ULaw alumnus Solomon Wifa can lay claim to helping get a man off death row in Jamaica as well as becoming the youngest-ever managing partner of the London office of international firm O’Melveny & Myers. His incredible journey is a real inspiration to students and testament to hard work and perseverance. He shares it with us here.
My childhood dream was to be a doctor but after miserably failing chemistry at school, my teachers said I would be better suited to the arts and humanities. So for me, it was going to be law or maybe economics or architecture. I already had a sister and uncle who were qualified lawyers and so it felt right, it felt familiar.
A law qualification gives you many invaluable life skills – almost like a toolkit to use not just professionally but personally too. It provides you with transferable skills to take into most situations and helps you to look at those situations more dispassionately, analysing both the risks and benefits.
I also believed that a law degree would allow me to do anything I wanted. It would open doors. I didn't think all these years on that I would still be a solicitor, I imagined I would have moved into more of a business role – a law degree gives you those transferable skills to be able to do that which is what interested me.
I studied the LPC over 2 years part time at ULaw Guildford campus, graduating in 1997. I absolutely loved the campus and the course, and have made lifelong friends from my time there. The space and serenity of the campus was ideal for me, escaping the big city to a calmer place to focus and learn.
I enjoyed and highly valued the practical element of the course and soon realised that I wanted to be closer to the clients and I realised I was interested in law aligned with business rather than the bar.
A qualification in law has been fundamental in achieving my career ambitions. Having studied at the most respected institution meant that I experienced law at the most prestigious level. I knew I wanted to be a solicitor and that I wanted to work at the business end of law, so it was important to me to make sure I had the transferable skills in order to fulfil this commercial element.
As an undergraduate I also worked nights for extra cash as a night porter at The Langham Hotel in London, a prestigious 5 star hotel (my claim to fame was opening the doors to the late Princess Di). Owned at the time by the Hilton Group, I spoke to someone in the company to see if I could get some work experience in their legal department so during my holidays I worked in the day in the office as a paralegal and then back to my night porter duties at the hotel. Looking back I don’t know how I did it but you do what you have to do and it was absolutely worth it. They liked me and whilst there I got the opportunity to work on a case with SJ Berwin. Following this, I was lucky enough to be offered a paralegal position with them, this led to be being asked to apply for a training contract which I successfully achieved. I think my message here is don’t leave any stone un-turned, think laterally and network because you never know where it might take you.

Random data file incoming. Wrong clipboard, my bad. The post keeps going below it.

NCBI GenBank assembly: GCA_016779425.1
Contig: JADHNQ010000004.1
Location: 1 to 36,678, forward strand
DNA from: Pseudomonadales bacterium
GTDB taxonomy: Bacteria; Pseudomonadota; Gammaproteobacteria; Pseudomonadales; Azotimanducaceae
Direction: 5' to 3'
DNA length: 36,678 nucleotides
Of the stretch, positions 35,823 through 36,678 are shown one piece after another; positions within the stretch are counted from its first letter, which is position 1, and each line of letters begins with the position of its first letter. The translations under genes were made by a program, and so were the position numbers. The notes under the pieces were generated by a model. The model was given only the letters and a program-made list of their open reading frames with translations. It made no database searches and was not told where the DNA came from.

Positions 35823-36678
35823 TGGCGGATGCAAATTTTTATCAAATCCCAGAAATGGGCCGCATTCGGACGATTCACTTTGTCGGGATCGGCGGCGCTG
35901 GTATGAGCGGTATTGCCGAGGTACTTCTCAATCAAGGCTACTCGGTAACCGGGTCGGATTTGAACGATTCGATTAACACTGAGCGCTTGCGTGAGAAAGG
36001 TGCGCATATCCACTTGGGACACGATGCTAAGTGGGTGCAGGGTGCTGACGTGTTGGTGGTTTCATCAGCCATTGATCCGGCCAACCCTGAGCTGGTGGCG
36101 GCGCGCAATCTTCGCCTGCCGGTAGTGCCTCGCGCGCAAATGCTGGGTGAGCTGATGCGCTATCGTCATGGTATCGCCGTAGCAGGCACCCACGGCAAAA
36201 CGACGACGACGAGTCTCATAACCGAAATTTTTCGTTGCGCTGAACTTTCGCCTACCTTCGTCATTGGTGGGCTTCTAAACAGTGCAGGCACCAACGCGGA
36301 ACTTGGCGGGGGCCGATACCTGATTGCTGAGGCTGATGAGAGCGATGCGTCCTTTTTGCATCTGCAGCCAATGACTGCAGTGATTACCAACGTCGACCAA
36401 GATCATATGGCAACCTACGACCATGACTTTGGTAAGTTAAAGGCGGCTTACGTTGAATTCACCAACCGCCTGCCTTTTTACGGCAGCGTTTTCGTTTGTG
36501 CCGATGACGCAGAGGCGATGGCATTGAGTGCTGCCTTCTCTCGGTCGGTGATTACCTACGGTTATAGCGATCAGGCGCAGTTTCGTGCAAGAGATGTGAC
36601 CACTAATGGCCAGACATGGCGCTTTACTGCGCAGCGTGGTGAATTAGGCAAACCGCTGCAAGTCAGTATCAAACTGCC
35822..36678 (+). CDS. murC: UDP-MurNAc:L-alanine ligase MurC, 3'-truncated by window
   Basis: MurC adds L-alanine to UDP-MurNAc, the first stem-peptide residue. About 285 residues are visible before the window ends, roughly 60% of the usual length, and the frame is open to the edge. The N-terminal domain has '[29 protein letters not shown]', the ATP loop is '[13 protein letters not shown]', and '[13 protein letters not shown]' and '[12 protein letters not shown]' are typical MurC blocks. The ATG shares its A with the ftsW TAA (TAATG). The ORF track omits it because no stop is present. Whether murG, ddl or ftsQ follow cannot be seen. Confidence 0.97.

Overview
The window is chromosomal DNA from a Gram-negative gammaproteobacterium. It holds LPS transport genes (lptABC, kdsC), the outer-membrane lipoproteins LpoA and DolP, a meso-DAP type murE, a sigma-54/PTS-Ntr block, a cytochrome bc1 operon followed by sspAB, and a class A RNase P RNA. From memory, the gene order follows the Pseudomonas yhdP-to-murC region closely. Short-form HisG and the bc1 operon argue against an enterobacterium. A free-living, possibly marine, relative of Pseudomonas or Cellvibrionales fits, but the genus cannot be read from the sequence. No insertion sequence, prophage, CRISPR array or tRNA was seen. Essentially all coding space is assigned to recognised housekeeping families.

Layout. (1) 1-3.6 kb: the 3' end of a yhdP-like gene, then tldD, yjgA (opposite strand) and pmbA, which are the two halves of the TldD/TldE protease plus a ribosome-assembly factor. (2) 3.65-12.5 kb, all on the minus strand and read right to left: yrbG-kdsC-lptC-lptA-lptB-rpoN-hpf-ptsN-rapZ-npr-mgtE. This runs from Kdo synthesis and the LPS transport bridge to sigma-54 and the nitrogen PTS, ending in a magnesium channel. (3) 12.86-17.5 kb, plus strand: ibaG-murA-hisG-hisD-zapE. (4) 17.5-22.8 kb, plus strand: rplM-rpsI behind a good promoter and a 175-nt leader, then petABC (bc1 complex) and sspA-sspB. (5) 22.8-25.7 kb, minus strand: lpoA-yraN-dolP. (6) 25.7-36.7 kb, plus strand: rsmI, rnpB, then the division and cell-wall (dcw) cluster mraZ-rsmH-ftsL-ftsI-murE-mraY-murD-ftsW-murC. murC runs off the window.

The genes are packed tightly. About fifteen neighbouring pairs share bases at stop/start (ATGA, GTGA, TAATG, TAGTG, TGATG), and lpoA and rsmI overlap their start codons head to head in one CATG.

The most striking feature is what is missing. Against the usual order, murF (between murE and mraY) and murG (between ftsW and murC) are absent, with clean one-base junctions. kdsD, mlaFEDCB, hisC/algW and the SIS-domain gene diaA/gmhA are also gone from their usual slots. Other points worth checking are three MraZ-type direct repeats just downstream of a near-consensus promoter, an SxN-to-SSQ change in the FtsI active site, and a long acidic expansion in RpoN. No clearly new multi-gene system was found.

My biggest career highlight was getting a condemned prisoner off death row in Jamaica. I was a young lawyer doing some pro bono work at S J Berwin and never in a million years would I have imagined working on a case like that. We succeeded in having his sentence commuted and to this day I have a model boat made out of match sticks in my office sent as a gift from the client. Called ‘Cruising Glory’ – everyday this boat reminds me to take a step back and put things into perspective.
My advice to law students starting out is to persevere. If you really want it, and I mean REALLY want it that bad look beyond the first no, and even the second no and keep going until you get that YES. When I was studying at ULaw, I must have completed over 300 applications and was knocked back from about 99%. It is hard at this time, especially in such a competitive field, so it must be something you 100% have your heart set on – don’t go into it half hearted, be resolute. Also, be strategic – go for what interests you, what you’re passionate about and what you know – that way you will shine through.
I recently joined Willkie Farr & Gallagher to help build out the Firm’s European private equity platform. Previous to this, I was Managing Partner at O’Melveny & Myers’s London office which kept me very busy travelling all over the world. When I joined O’Melveny we were small and I loved being part of something that had the potential to grow, and that’s exactly what we did in the 11 years I had been there.
Promoting diversity is very important to me. I would love to see greater diversity across all levels of the profession. It is encouraging to see more women and ethnic minorities entering the industry but this is not as representative higher up the chain.
I am also really keen to help raise awareness, give support and guidance to fully prepare students entering firms – making sure they not only know their discipline but are business ready for the commercial world.
Outside of work I am a big football fan and some years ago got an opportunity to travel with Barcelona on their off-season tour to Japan. I hung around with the players and coaching staff and was introduced to a shy young star player who had not yet made the first team. That shy young star player was Messi.